Little-publicized but widely respected, the boys who fly the 'rubber cows' have turned in an enviable record in this war.

Lieut (jg) Wallace A Wydeen, a lighter-than-air pilot, was flying one of the Navy's big K-type blimps over the Carbbean Sea on a routine anti-submarine patrol. It was a fine quiet day, about noontime. There was nothing to indicate that within less than an hour he would be acting as traffic cop in one of the most prolonged aircraft-submarine battles of this or any other war.

The lookout in the forward gondola reported a disturbance far below on the water's surface. Closer scrutiny revealed that it was an altercation between a Navy patrol plane — a Mariner — and a Nazi submarine. An exchange of radio communications between Wydeen and Lieut Lewis D Crockett, pilot of the Mariner, brought out some additional information.

The Nazi was wounded so badly he could not submerge, and was battling viciously on the surface. Already one Mariner had been shot down by the sub.

Lieutenant Crockett had expended his bomb load and was spraying the deck of the sub with his machine guns to keep things warm while awaiting reinforcement from airfields on the mainland, a couple of hundred miles away.

"The krauts are ready with that AA"; warned Lieutenant Crockett on the radio, "keep that blimp out of range." Crockett was commanding as well as fighting the battle. "Another bomber — Ventura — is on the way. He ought to be here soon, if he can find me," he reported the blimp's radioman.

"He can find you," said Lieutenant Wydeen. "He can find me sitting up here and I'll direct him to you."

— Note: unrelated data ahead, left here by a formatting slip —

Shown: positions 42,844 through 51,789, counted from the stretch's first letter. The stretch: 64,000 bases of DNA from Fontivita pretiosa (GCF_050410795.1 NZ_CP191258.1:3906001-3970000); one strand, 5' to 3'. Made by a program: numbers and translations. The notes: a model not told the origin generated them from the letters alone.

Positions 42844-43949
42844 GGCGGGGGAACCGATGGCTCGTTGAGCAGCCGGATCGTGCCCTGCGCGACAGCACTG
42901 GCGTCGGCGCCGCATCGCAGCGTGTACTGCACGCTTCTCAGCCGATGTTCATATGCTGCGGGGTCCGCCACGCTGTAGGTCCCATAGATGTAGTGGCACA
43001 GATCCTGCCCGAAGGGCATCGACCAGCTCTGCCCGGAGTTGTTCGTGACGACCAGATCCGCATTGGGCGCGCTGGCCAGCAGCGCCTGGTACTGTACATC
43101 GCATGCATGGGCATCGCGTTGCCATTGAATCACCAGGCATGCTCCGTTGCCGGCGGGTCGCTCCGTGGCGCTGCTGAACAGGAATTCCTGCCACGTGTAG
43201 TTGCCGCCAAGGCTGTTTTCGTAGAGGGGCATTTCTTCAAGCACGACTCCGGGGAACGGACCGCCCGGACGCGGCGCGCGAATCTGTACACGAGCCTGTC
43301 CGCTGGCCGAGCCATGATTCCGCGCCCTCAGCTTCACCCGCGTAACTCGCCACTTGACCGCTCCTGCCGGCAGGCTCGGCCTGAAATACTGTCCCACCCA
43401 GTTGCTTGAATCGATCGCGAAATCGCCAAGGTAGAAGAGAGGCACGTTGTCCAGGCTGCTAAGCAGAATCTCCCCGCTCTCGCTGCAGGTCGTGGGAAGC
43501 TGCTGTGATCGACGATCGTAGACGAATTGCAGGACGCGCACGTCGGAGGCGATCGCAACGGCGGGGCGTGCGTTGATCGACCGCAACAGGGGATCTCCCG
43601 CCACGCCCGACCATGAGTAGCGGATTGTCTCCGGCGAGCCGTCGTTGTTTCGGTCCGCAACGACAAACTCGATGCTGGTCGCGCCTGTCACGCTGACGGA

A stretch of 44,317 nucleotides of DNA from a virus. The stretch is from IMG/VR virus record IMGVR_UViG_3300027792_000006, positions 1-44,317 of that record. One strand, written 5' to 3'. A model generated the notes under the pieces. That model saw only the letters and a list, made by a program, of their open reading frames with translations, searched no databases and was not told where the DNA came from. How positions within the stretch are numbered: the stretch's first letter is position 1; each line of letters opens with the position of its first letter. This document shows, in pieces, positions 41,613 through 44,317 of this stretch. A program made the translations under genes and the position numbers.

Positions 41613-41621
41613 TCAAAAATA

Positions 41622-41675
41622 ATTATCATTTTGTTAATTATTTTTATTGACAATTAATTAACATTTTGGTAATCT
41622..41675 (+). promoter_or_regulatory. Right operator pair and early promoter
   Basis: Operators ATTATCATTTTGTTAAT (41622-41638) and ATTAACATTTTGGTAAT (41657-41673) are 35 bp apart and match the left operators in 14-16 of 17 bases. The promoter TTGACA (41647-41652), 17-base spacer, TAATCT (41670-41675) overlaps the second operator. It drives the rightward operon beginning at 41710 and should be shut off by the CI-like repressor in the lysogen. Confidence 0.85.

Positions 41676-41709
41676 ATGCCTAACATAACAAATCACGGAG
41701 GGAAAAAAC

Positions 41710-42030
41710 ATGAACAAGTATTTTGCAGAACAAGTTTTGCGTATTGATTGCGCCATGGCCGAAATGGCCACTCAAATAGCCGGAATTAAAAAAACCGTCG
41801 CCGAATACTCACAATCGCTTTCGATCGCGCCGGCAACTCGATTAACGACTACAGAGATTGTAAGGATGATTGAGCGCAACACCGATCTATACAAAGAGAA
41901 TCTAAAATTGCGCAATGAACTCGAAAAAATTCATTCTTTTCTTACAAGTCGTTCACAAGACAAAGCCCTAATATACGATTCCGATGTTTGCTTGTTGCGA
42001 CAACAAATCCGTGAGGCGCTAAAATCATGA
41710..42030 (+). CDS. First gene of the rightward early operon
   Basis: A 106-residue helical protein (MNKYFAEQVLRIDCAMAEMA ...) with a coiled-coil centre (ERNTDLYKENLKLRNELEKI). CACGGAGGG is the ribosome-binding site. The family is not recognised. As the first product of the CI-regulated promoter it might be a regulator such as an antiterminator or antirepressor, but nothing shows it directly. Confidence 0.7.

And that is exactly what the blimp's skipper did. Hovering near the scene of battle, high enough and big enough to be seen by any aircraft that came within miles, he directed them all to the scene of the scrap. In all, six Navy planes, one Army bomber, and a destroyer, were guided to the fight before the submarine rolled over and gave up the ghost — and sixteen prisoners.

The battle had lasted ten hours. Before arriving on the scene the blimp had been on the last leg of a long patrol. Lieutenant Wydeen exceeded his prudent limit of radius of action, and ran out of gas on the way back to base. Consequently, his blimp was lost, although the crew was saved.

Directing air traffic in battle and serving as a marker for planes to home on, are just incidental to the jobs the big blimps do in this fast-moving war.

"Our most spectacular task," says Capt Charles J McGuire, who heads the planning division of this branch of Naval aviation, "is rescue work at sea and in the jungle where no other type of flying craft can function. But we still do our most effective jobs on submarine search and convoy patrols."